Fliers & leafleting

By Bill Kenworthy, Legal Researcher

Leafleting is a time-honored and inexpensive way to spread political, religious and commercial messages. In its traditional form, in which leaflets, fliers or pamphlets are handed to people face-to-face on the street, leafleting is a method of speech protected by the First Amendment.

Another form of leafleting has come into fashion — placing information on car windshields. No federal statute prohibits placement of leaflets on windshields, but the activity is not specifically protected, either — the federal government has left any regulation up to the states. One state — New York — does prohibit the practice, as do ordinances in many cities and towns.

If the constitutionality of such an ordinance is challenged, a court must determine whether the ordinance is content-based or content-neutral; that is, if it restricts speech on the basis of its content or message or if its restrictions apply to all speech regardless of the content or message. If the ordinance is deemed content-based, it will be subject to strict scrutiny, which means it must serve a compelling government interest and employ the least-restrictive means to achieve that interest. Content-based ordinances are least likely to withstand a First Amendment challenge.

Content-neutral restrictions, on the other hand, are subject to a lesser, intermediate level of scrutiny. Intermediate scrutiny means any restriction must be substantially related to an important government purpose. Content-neutral ordinances are also subject to time, place and manner restrictions. Such restrictions merely limit when and where speech can take place in order to reduce or prevent annoyance or inconvenience to the public. Restrictions on written forms of expression must be 1) content-neutral, 2) narrowly tailored to serve a significant government interest, and 3) leave open ample alternative channels of communication. This three-part test was adapted from several court rulings.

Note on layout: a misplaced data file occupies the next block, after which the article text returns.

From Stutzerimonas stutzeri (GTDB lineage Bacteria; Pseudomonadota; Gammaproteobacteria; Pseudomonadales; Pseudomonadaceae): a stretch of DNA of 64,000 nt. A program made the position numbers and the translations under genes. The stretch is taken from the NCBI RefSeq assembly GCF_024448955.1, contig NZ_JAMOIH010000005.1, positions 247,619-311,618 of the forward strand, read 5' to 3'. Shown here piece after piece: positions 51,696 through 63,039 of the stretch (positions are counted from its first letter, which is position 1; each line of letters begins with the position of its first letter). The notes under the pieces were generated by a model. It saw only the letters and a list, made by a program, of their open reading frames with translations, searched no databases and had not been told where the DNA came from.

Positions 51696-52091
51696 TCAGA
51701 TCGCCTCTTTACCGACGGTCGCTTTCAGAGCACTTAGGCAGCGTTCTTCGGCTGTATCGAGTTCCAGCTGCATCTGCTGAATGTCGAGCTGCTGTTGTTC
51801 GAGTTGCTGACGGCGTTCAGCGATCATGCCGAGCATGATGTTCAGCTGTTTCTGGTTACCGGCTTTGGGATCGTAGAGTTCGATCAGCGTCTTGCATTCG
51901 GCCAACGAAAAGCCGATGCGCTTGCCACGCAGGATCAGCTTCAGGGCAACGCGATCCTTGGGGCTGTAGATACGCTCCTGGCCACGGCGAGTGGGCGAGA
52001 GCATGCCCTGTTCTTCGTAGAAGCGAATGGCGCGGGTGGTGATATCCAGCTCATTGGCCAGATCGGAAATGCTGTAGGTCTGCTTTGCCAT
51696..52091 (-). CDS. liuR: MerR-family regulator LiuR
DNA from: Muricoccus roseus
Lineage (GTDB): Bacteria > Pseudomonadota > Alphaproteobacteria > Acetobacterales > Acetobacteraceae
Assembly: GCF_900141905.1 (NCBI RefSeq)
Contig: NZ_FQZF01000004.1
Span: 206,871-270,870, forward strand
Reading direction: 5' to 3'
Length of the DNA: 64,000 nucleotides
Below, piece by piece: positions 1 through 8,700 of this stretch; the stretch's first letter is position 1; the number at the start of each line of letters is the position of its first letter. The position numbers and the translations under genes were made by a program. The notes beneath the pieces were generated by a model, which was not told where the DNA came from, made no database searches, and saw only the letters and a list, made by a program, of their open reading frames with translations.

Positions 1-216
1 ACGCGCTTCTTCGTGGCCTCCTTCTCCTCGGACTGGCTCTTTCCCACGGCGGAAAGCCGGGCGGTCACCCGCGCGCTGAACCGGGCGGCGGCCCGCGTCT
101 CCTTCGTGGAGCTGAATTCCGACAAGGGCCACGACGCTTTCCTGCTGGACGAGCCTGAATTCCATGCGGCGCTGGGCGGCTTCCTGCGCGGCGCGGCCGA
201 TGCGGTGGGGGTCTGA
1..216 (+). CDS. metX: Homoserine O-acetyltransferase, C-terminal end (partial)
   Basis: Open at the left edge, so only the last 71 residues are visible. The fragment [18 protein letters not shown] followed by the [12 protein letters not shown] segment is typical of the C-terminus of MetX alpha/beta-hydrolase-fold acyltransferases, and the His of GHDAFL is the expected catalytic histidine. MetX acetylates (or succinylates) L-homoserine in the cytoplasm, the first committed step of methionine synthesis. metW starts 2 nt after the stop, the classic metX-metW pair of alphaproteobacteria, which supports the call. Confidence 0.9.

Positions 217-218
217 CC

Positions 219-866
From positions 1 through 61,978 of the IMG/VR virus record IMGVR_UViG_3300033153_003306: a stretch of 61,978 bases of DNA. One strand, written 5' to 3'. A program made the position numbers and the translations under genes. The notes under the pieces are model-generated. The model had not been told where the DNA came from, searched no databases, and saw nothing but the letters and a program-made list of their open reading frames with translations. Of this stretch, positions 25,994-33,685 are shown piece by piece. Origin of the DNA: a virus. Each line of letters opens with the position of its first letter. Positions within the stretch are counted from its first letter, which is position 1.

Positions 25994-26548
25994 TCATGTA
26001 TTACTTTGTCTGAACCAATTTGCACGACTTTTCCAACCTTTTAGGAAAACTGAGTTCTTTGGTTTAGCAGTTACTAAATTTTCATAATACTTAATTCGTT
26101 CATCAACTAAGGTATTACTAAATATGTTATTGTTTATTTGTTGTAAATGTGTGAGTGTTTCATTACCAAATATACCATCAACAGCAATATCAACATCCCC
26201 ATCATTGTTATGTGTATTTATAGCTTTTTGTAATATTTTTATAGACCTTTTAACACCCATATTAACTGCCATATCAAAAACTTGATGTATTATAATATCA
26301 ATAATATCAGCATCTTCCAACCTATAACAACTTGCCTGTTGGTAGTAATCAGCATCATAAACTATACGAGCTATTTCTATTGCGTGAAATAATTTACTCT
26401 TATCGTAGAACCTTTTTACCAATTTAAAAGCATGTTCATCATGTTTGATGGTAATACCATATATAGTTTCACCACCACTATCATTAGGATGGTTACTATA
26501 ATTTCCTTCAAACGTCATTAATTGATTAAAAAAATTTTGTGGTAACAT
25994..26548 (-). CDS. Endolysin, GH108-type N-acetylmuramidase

The question of public forums
One more principle needs to be considered regarding restrictions on speech: public-forum doctrine.

There are three types of forums under this doctrine: the traditional public forum, the designated public forum (one created by the government) and the non-public forum. The traditional public forum consists of “government property that has traditionally been available for public expression,” such as public streets and parks. The designated public forum consists of public property “that the State has opened for expressive activity by part or all of the public,” as defined in a 6th U.S. Circuit Court of Appeals decision, Jobe v. City of Catlettsburg (2005). The non-public forum is all remaining public property.

Various courts have heard cases concerning distribution and/or posting of leaflets. The 1984 U.S. Supreme Court decision City Council of Los Angeles v. Taxpayers for Vincent involved political signs on telephone poles rather than leaflets on cars, but it does indicate the Supreme Court’s view concerning the public forum and a government’s interest in aesthetic values.